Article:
In the event of noncompliance, the non-custodial parent may file a motion for contempt in family court. Upon a finding by the court that its order for visitation has not been complied with, the court shall exercise its discretion in providing a remedy, and define the non-custodial parent’s visitation in detail. However, if a second finding of noncompliance by the court is made, the court shall consider this to be grounds for a change of custody to the non-custodial parent.
Rhode Island bases its child support on the Income Shares Model. If, after calculating support based upon court established guidelines, the court finds the order would be inequitable to the child or either parent, the court shall order either or both parents pay an amount reasonable or necessary for the child’s support after considering all relevant factors including, but not limited to:
- The financial resources of the child.
- The financial resources of the custodial parent.
- The standard of living the child would have enjoyed had the marriage not been dissolved.
- The physical and emotional condition of the child and his or her educational needs.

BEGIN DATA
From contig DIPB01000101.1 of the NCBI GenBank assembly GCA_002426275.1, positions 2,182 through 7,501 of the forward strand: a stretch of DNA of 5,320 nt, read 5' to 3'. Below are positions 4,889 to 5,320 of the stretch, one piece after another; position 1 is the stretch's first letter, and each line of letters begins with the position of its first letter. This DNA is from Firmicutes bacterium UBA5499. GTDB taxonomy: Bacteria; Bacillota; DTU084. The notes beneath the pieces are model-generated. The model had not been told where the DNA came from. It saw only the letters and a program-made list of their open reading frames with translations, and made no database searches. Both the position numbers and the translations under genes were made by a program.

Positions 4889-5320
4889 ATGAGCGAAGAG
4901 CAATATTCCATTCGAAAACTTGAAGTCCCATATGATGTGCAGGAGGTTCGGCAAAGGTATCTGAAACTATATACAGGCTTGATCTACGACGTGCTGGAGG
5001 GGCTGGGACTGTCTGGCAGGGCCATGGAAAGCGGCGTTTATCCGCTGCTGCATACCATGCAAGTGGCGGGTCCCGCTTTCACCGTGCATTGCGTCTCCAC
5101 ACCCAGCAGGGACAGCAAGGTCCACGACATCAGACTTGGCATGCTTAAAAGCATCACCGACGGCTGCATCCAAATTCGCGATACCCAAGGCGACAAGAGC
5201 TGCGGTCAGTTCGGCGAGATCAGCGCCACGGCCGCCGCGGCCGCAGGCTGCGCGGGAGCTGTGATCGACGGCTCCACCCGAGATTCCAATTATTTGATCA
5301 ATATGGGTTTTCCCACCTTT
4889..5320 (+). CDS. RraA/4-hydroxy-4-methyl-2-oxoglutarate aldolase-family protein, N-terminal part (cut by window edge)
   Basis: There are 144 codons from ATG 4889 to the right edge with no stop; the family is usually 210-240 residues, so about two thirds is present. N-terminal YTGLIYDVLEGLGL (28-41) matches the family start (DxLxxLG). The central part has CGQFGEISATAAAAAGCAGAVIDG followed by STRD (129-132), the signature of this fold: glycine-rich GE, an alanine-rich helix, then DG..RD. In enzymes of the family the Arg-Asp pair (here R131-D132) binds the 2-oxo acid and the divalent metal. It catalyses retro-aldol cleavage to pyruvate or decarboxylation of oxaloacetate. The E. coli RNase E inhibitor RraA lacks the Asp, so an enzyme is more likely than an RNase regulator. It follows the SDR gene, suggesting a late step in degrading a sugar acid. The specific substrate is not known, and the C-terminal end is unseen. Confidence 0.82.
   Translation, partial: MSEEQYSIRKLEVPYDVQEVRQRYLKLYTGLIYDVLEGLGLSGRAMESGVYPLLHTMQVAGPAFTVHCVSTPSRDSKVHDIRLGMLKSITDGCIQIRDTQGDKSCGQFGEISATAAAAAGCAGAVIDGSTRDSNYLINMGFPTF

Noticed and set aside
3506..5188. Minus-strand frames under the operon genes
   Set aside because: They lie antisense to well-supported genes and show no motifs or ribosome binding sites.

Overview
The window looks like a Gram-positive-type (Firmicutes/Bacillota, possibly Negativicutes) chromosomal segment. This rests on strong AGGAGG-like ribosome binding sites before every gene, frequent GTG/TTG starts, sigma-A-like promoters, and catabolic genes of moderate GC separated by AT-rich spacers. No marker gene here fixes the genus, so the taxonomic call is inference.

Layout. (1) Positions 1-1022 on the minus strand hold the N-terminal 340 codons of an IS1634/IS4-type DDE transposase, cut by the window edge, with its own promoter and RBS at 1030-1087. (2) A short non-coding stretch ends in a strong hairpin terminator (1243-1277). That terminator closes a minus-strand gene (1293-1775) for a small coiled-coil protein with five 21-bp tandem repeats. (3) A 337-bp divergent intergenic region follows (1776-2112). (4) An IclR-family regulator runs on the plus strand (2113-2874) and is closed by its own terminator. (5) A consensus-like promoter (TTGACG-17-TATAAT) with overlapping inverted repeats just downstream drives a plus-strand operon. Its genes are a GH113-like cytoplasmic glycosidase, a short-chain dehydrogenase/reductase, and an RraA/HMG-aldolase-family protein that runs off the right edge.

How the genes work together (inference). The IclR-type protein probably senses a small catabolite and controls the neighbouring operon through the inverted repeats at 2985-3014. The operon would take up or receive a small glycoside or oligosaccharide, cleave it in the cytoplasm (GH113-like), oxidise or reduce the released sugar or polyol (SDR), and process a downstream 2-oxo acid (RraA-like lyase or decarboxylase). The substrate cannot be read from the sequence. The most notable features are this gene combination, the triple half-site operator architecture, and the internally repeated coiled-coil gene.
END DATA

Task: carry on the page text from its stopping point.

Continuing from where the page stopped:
- The financial resources and needs of the non-custodial parent.
The court may, if in its discretion it deems it necessary or advisable, order child support and education costs for children attending high school at the time of their eighteenth birthday and for ninety days after graduation, but in no case beyond their nineteenth birthday. In addition, the court may order child support to continue, in the case of a child with a severe physical or mental impairment, until the twenty-first birthday of the child.
Any order for child support issued by the family court shall contain a provision requiring either or both parents owing a duty of support to a child to obtain health insurance coverage for the child when coverage is available to the parent or parents through their employment without cost or at a reasonable cost.
Parties to a premarital agreement may contract with respect to:
- The rights and obligations of each of the parties in any of the property of either or both of them whenever and wherever acquired or located.
- The right to buy, sell, use, transfer, exchange, abandon, lease, consume, expend, assign, create a security interest in, mortgage, encumber, dispose of, or otherwise manage and control property.
- The disposition of property upon separation, marital dissolution, death, or the occurrence or nonoccurrence of any other event.
- The modification or elimination of spousal support.
- The making of a will, trust, or other arrangement to carry out the provisions of the agreement.
- The ownership rights in and disposition of the death benefit from a life insurance policy.
- The choice of law governing the construction of the agreement.
- Any other matter, including their personal rights and obligations, which are not in violation of public policy or a statute imposing a criminal penalty.
- The right of a child to support may not be adversely affected by a premarital agreement.